The Supreme Court on Thursday quashed a first information report registered against a college professor in Maharashtra for a WhatsApp status criticising the abrogation of Article 370 of the Constitution and for wishing Pakistan on its independence day.

A bench of Justices Abhay Oka and Ujjal Bhuyan said that the time has come to “educate our police machinery” on the freedom of expression and the extent to which it can be reasonably restrained.

The Supreme Court was hearing the case of Javed Ahmad Hajam, a professor at a college in Kolhapur, who had in 2022 allegedly posted three messages on his WhatsApp status that said: “August 5-Black Day Jammu & Kashmir”, “14th August Happy Independence Day Pakistan” and “Article 370 was abrogated, we are not happy”.

Hajam was at the time part of a WhatsApp group of parents and teachers, some of whom took offence to the messages.

A first information report was then registered against him under Section 153(A) of the Indian Penal Code – which deals with promoting enmity between different groups – at the Hatkanangale police station in Kolhapur.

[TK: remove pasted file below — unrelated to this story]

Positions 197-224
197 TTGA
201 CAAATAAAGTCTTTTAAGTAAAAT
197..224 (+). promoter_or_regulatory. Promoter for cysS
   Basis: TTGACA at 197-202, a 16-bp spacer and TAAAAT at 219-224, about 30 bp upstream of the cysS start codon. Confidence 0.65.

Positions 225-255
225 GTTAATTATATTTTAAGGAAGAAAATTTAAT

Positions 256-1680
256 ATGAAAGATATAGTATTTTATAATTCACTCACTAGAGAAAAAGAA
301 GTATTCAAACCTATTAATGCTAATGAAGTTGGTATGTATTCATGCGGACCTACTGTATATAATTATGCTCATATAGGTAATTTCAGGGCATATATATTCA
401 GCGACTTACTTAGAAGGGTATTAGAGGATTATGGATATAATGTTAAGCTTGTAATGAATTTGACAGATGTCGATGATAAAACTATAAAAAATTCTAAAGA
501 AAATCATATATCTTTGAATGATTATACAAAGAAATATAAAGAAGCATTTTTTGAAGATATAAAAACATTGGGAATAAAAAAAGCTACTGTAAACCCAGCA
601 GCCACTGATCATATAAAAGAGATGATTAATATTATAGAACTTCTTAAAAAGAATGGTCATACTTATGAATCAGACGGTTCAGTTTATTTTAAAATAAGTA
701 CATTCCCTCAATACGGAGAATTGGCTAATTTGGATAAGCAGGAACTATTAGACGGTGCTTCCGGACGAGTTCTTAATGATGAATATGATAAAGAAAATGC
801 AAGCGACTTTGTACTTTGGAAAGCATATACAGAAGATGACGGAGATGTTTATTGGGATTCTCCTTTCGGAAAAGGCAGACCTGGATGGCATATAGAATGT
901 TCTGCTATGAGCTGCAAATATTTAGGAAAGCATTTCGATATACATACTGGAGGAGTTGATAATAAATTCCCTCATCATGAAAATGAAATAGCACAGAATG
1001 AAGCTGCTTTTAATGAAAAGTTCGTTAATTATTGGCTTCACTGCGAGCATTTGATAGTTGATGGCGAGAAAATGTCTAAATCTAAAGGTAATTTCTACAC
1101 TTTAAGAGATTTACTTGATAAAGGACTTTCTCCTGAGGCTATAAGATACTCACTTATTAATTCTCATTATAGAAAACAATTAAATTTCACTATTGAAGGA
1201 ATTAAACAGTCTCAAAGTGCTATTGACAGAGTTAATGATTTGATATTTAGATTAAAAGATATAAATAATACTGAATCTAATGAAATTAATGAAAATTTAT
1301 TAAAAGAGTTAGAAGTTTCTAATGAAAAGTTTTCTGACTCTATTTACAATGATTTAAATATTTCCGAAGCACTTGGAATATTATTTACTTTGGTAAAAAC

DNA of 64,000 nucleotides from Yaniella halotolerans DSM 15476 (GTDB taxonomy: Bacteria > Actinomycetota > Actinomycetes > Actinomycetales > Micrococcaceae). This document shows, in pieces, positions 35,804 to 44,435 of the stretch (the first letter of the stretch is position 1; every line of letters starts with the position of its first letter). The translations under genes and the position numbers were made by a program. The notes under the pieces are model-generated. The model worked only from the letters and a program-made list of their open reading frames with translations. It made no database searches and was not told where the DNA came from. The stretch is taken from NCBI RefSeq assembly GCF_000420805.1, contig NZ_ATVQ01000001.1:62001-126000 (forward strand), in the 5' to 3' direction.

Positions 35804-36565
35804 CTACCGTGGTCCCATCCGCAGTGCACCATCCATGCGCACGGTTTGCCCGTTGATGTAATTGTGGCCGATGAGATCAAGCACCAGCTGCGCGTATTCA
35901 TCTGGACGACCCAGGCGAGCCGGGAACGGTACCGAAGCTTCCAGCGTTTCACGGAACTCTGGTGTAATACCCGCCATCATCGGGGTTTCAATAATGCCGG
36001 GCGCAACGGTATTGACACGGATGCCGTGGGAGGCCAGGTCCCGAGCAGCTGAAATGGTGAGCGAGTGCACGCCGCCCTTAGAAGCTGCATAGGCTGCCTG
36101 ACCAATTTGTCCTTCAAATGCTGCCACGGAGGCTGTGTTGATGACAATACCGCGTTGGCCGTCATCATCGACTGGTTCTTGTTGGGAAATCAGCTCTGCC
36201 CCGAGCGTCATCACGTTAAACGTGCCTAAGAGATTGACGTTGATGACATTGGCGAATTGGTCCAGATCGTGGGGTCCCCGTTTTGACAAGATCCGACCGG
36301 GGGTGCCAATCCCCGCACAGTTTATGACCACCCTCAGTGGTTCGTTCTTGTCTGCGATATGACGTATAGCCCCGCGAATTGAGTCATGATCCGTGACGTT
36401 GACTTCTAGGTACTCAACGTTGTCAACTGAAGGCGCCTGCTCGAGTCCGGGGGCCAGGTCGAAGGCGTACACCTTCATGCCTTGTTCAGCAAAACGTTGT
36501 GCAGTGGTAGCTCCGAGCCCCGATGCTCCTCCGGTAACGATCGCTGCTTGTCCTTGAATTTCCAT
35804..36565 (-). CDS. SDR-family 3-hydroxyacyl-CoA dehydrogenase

Hajam approached the Bombay High Court demanding that the case against him be quashed. On April 10, the High Court held that while the post on Pakistan’s independence day was not a crime under Section 153(A), the other posts attracted the offence.

The Supreme Court, however, said on Thursday that citizens have the right to criticise decisions made by the government and to extend good wishes to other countries on their respective independence days.

A bench of Justices Abhay Oka and Ujjal Bhuyan said that describing the day on which Article 370 was abrogated as a “Black Day” was an expression of protest.

“If every criticism or protest of the actions of the State is to be held as an offence under Section 153(A), democracy, which is an essential feature of the Constitution of India, will not survive,” the bench said.

The top court said the right to dissent should respected. “The right to dissent in a lawful manner must be treated as a part of the right to lead a dignified and meaningful life guaranteed by Article 21,” it remarked. “But the protest or dissent must be within four corners of the modes permissible in a democratic setup,” the court added.

The bench said that the petitioner had “not at all crossed the line”. The court further said that ulterior motives could not attributed to Hajam on account of his religion.